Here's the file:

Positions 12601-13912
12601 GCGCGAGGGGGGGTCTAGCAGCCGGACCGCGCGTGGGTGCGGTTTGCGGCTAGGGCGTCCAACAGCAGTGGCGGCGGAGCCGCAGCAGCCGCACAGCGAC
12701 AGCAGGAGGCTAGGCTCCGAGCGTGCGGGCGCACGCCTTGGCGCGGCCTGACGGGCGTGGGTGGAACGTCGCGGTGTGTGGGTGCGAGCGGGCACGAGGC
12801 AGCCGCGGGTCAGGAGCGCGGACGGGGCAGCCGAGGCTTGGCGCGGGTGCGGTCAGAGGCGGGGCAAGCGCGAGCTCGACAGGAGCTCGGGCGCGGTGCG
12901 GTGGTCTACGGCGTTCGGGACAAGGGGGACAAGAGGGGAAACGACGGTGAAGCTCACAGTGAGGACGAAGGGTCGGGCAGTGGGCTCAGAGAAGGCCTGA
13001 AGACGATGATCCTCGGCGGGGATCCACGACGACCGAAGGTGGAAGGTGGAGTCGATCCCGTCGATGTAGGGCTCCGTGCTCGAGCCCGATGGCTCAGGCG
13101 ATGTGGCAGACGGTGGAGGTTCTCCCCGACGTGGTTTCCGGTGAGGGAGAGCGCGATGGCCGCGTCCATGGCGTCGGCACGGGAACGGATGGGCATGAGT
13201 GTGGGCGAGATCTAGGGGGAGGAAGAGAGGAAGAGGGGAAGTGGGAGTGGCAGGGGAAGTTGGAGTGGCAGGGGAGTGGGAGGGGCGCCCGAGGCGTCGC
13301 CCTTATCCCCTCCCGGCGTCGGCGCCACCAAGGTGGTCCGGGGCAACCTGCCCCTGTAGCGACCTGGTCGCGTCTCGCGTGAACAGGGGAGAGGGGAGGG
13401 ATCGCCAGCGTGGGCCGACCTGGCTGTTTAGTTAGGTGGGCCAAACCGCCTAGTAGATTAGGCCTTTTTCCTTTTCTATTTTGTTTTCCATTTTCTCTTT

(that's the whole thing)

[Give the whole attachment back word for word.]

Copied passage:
Positions 12601-13912
12601 GCGCGAGGGGGGGTCTAGCAGCCGGACCGCGCGTGGGTGCGGTTTGCGGCTAGGGCGTCCAACAGCAGTGGCGGCGGAGCCGCAGCAGCCGCACAGCGAC
12701 AGCAGGAGGCTAGGCTCCGAGCGTGCGGGCGCACGCCTTGGCGCGGCCTGACGGGCGTGGGTGGAACGTCGCGGTGTGTGGGTGCGAGCGGGCACGAGGC
12801 AGCCGCGGGTCAGGAGCGCGGACGGGGCAGCCGAGGCTTGGCGCGGGTGCGGTCAGAGGCGGGGCAAGCGCGAGCTCGACAGGAGCTCGGGCGCGGTGCG
12901 GTGGTCTACGGCGTTCGGGACAAGGGGGACAAGAGGGGAAACGACGGTGAAGCTCACAGTGAGGACGAAGGGTCGGGCAGTGGGCTCAGAGAAGGCCTGA
13001 AGACGATGATCCTCGGCGGGGATCCACGACGACCGAAGGTGGAAGGTGGAGTCGATCCCGTCGATGTAGGGCTCCGTGCTCGAGCCCGATGGCTCAGGCG
13101 ATGTGGCAGACGGTGGAGGTTCTCCCCGACGTGGTTTCCGGTGAGGGAGAGCGCGATGGCCGCGTCCATGGCGTCGGCACGGGAACGGATGGGCATGAGT
13201 GTGGGCGAGATCTAGGGGGAGGAAGAGAGGAAGAGGGGAAGTGGGAGTGGCAGGGGAAGTTGGAGTGGCAGGGGAGTGGGAGGGGCGCCCGAGGCGTCGC
13301 CCTTATCCCCTCCCGGCGTCGGCGCCACCAAGGTGGTCCGGGGCAACCTGCCCCTGTAGCGACCTGGTCGCGTCTCGCGTGAACAGGGGAGAGGGGAGGG
13401 ATCGCCAGCGTGGGCCGACCTGGCTGTTTAGTTAGGTGGGCCAAACCGCCTAGTAGATTAGGCCTTTTTCCTTTTCTATTTTGTTTTCCATTTTCTCTTT